Mark Post knows how to make beef, but he is no butcher. He very much prefers his laboratory to the slaughterhouse. As the chair of Physiology and Vice Dean of Biomedical Technology at Maastricht University, Post has dedicated the most recent decade of his life to creating meat without actually killing animals – so called cultured or in vitro meat.
Although Post has been working on lab-grown meat for years, his research could hardly happen at a better time. Recently, popular fast food chains like Burger King and McDonalds announced the introduction of new, meatless burgers in selected chains. Meat substitutes based on plant protein or insects are already available at restaurants and supermarkets. Tens of thousands of young people are skipping school in order to protest against climate change. Green parties all over Europe are gaining support. 2019 might finally be the year when global warming comes into global awareness, along with the meat and dairy industry that itself is responsible for massive global CO2 emissions.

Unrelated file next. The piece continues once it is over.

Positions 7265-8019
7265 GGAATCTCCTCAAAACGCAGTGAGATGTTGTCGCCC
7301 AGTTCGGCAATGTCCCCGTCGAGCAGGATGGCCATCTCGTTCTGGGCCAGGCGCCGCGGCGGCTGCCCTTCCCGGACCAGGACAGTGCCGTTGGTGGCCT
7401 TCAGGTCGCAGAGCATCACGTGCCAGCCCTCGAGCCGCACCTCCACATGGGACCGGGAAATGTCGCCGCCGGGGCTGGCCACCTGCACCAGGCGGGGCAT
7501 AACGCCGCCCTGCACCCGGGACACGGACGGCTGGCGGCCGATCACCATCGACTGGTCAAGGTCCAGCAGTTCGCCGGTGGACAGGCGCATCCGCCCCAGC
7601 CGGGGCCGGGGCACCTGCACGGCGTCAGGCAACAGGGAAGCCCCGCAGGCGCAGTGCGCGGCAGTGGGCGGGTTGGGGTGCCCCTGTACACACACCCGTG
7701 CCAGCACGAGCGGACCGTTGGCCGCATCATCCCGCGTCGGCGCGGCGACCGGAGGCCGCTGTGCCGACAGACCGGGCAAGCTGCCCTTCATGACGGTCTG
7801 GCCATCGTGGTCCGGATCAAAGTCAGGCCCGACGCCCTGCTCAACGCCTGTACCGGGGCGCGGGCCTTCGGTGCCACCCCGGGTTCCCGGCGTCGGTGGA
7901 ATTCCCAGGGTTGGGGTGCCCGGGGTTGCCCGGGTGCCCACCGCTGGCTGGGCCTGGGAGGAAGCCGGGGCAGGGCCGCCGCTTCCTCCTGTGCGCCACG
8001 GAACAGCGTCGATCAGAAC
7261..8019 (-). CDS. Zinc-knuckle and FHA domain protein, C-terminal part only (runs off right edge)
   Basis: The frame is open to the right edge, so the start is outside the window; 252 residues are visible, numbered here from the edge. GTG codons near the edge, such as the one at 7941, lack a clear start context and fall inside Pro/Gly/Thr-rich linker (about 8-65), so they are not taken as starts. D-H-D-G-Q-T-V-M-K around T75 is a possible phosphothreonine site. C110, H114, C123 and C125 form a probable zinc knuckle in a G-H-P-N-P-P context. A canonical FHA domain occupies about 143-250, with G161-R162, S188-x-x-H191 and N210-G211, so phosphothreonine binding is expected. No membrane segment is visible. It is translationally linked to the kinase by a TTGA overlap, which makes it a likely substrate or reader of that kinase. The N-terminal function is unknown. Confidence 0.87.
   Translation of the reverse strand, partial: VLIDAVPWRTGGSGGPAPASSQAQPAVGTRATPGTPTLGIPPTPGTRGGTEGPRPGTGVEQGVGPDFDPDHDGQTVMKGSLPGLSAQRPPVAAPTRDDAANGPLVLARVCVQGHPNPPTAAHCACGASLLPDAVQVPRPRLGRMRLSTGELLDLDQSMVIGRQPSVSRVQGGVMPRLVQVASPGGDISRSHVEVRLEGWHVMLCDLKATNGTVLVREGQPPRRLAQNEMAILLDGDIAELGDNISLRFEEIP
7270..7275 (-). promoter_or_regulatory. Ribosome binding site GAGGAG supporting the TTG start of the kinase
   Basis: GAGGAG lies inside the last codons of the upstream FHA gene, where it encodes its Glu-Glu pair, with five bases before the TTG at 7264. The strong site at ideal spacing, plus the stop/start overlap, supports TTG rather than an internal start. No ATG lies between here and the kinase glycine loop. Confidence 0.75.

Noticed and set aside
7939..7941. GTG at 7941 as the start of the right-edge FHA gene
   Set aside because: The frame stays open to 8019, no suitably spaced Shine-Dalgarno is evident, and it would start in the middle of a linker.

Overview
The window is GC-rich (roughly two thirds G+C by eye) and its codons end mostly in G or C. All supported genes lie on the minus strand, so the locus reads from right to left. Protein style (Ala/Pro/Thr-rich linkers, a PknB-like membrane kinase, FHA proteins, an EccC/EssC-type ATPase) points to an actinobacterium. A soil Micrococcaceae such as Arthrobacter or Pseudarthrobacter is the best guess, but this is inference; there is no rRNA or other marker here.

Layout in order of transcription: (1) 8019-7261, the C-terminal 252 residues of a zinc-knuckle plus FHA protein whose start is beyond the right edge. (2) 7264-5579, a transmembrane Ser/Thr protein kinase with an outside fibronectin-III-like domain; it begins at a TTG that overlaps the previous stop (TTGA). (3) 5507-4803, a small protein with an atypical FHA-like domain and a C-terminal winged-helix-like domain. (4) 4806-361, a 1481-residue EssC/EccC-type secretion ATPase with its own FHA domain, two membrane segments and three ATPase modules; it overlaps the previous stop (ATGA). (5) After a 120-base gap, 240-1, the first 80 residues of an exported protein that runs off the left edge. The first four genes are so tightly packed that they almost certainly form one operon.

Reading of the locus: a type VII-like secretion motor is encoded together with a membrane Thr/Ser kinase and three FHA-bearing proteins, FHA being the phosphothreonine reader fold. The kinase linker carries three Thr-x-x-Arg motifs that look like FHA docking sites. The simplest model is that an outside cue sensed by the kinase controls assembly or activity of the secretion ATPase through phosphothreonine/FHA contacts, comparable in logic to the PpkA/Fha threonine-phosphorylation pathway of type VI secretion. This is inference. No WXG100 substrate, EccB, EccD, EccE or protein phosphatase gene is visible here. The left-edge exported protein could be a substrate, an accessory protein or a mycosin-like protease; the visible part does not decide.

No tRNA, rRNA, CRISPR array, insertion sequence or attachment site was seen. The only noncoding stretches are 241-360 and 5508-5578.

“Everything that increases awareness certainly helps the cause as well as the business”, Mark Post tells us via Skype ahead of the 2019 Falling Walls Conference in November. For him and his company Mosa Meat, the promise of cultured meat is to keep up with the high demand of meat without many of the negative factors that come with traditional livestock farming: Lab-grown meat has a much lower carbon footprint, it uses less space and water, less resources, and is safer due to being produced in a controlled environment. And, obviously, no cows need to die.
Cultivating meat is easy to do, but hard to master
And yet, opposed to meat alternatives – think of a burger patty made out of soy or bean protein – Mark Post and his colleagues are actually creating real meat. The difference: It does not grow inside a living animal but rather in a bio reactor, something akin to a complex petri dish. Thanks to its sterile and highly controlled environment, contamination as well as the use of hormones and antibiotics are reduced.
The actual process of culturing meat is surprisingly simple, Post explains. First, the scientists are taking stem cells from living cows. These cells have a rapid rate of proliferation which means they reproduce quickly. “Once we have gathered cells, trillions of cells, we package them in units of 1.5 million and put them in a temporary gel so that they stay in the right shape and adhere to each other”. They are further enriched with proteins and vitamins so that they begin to develop as muscle tissue. Layer upon layer of tissue is added to a natural scaffolding until a three dimensional piece of meat develops – just like muscle tissue in a living being.
Nobody has ever done that before